Sunday, December 7, 2008

The holidays

It turns out I will be working in the hospital over Christmas. The hospital can't stop over the holidays and not only will I be there, but many other doctors, nurses, staff, and of course, the patients. I have it better than most though - by pure luck, I managed to get off both Thanksgiving and New Year's. No doubt about it though, it definitely sucks to be in the hospital, whether as staff or as a patient, when you know your family and friends are out there having a good time. To be honest, I think it's worse for the patients - not only are they sick, but they're pretty much stuck at the hospital the entire time. For staff, even if they work a 36 hour shift or spend the entire actual holiday working, they eventually get to go home, perhaps see some friends or family if they're not too tired.

In general, I think most people are pretty good at making the most of it and that's probably the best anyone can do. The staff often have small holiday parties in the hospital, which they can attend in between duties with patients. The cafeteria and food services tries to make a nice meal for Thanksgiving or Christmas dinner and sometimes there are holiday activities for the patients, if they can attend or participate. Hopefully, families come to visit their loved ones in the hospital over the holidays, bringing a piece of home with them.

The sad cases are when you realize that a patient doesn't have any family to visit them, or even think about them. It happens quite often in the hospital, especially with the elderly. I haven't seen it myself (yet) but I've heard some families don't want to deal with an elderly relative, sometimes over the holidays, and they just drop them off at the emergency room with a real or fabricated problem, and they get admitted to the hospital for several days so the family doesn't have to deal with them. Sometimes the family doesn't have time, or the desire to visit the relative, even over the holidays. I had a patient once who lived with his daughter. The family was very nice, but the daughter was taking care of 3 of her own children, not to mention a few other younger siblings, and didn't have time to visit her father every day. The son would often come, but he was pretty much useless in terms of helping coordinating care for his father. Unfortunately, the father didn't know his own home phone number, or a way to contact his daughter, so even though we discharged him from the hospital, it was 3 days before we could get word to the daughter to pick him up! Incredible.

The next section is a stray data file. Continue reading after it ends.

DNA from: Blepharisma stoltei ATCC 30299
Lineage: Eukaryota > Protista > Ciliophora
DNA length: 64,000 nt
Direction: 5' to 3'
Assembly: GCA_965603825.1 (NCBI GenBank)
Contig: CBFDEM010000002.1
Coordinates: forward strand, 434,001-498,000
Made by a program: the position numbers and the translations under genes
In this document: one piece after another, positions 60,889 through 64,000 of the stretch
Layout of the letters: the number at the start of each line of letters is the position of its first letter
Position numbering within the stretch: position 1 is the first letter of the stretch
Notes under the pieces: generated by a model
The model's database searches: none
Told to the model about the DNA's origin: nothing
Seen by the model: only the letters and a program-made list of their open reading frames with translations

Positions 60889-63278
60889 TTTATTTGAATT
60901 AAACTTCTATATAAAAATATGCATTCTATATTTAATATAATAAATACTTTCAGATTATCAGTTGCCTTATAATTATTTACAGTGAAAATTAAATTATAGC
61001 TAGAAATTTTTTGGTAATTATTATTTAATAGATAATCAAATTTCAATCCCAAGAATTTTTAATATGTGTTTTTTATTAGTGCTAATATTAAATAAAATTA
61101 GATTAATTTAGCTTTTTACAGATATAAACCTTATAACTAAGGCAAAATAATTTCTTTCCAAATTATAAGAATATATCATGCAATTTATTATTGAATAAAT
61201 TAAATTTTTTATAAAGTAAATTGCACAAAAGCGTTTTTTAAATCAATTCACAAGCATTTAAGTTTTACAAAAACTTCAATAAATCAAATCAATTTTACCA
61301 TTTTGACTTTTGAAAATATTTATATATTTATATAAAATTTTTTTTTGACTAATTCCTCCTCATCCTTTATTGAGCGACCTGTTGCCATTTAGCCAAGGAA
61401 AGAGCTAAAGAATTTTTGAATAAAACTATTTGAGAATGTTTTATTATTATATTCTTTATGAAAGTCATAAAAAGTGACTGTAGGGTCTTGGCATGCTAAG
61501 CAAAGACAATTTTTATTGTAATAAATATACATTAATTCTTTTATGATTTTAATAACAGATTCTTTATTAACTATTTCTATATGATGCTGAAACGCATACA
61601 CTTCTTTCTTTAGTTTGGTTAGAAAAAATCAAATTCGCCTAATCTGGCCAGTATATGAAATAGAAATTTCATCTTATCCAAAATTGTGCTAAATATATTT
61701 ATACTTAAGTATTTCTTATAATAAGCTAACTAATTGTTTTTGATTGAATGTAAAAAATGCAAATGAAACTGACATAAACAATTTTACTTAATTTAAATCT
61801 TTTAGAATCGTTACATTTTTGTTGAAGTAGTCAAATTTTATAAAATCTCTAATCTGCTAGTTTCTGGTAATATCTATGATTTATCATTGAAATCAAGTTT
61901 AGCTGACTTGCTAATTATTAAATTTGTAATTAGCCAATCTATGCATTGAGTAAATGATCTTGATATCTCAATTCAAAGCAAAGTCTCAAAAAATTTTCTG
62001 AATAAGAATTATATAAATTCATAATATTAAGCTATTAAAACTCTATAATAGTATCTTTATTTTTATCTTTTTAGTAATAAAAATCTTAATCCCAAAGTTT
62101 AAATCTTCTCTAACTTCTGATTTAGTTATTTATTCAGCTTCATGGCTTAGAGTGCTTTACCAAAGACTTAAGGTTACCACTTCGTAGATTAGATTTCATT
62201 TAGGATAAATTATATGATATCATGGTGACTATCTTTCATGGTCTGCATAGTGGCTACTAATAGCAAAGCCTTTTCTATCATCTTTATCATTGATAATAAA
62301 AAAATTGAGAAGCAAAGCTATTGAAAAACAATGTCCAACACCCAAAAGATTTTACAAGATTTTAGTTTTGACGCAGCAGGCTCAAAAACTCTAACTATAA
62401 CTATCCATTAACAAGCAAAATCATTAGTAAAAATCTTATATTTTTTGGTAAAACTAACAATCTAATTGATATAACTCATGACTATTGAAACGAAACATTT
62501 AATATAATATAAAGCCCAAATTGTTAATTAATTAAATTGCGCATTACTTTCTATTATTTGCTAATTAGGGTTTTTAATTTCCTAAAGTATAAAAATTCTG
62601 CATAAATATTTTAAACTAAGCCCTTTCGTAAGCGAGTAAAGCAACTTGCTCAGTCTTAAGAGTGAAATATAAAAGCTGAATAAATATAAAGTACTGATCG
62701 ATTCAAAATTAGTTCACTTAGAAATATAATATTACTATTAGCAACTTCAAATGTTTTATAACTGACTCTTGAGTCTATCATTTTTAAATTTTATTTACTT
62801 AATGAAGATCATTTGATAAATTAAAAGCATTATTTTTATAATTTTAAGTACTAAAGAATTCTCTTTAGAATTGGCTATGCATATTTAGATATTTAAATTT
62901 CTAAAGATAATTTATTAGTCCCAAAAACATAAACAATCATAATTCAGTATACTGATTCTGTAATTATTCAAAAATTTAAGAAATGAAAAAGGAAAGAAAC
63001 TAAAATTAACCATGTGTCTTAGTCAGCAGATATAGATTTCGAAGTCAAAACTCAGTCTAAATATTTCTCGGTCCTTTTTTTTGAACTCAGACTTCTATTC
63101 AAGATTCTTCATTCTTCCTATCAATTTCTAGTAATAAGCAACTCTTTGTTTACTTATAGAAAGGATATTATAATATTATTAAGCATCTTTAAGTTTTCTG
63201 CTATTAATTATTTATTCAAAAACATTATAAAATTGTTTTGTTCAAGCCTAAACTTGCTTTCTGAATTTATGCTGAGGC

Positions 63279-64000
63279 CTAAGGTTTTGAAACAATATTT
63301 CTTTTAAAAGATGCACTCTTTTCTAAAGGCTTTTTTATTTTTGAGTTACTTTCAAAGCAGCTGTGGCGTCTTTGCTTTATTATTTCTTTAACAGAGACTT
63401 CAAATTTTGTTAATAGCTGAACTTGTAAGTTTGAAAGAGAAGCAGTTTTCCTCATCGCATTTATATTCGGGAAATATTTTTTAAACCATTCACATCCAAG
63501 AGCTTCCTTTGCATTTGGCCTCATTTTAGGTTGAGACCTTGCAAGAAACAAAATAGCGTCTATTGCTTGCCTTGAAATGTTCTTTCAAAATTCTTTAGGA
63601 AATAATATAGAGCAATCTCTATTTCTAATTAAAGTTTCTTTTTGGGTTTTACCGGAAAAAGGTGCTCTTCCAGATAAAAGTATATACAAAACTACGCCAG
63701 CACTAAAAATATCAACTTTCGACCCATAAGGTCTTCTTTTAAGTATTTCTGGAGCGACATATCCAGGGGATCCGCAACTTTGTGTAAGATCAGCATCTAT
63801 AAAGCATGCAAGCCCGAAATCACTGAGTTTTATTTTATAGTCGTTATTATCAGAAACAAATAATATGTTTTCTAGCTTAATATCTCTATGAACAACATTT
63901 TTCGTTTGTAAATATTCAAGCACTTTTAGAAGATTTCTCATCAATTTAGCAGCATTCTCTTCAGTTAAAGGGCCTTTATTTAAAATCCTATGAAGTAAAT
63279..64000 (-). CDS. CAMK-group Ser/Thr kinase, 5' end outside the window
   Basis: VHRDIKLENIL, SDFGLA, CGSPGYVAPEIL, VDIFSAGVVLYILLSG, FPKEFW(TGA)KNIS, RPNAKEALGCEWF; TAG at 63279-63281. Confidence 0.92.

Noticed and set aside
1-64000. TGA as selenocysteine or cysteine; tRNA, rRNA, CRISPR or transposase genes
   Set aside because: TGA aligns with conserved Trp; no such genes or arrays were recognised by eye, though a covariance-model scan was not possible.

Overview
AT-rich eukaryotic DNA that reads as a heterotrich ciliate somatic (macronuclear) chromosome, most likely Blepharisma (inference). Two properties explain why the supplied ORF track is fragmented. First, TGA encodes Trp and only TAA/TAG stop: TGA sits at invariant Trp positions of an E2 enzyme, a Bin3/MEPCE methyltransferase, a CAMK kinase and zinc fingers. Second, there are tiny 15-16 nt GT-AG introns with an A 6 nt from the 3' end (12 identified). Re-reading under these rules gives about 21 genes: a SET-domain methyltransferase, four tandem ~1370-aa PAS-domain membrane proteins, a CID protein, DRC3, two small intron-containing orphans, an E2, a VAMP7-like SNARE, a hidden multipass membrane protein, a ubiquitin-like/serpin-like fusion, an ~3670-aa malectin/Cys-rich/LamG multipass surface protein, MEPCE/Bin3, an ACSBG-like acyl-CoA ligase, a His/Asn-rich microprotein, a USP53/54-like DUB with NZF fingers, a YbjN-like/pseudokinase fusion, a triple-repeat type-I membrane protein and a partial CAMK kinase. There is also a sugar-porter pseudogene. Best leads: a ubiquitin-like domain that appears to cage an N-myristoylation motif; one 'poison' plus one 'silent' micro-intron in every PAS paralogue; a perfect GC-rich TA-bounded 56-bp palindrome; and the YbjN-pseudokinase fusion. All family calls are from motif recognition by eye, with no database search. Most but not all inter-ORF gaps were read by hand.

And finally, the saddest cases are when you realize a patient doesn't have any family at all. They may have a friend as an emergency contact, or worse, they have no emergency contact at all. Last month I had an elderly female patient who was very very sick - the only family she had at all was a sister who lived 2 hours away and was sick herself and couldn't make it to the hospital to visit, much less help with her care. We could speak to her over the phone, and let her know updates about her sister, but that's about it. Not surprisingly, the patient was pretty depressed and often didn't want to take care of herself or agree to different studies or take necessary medications. It's horrible - what can you really do in these cases?

It just makes me feel even more fortunate, especially during the holidays, that I have a very loving husband and extended family, who will support me no matter what happens.

2 comments:

Susan said...

I recently came across your blog and have been reading along. I thought I would leave my first comment. I don't know what to say except that I have enjoyed reading. Nice blog. I will keep visiting this blog very often.


Susan

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JoJoJangJang said...

Thanks! I really appreciate that. :)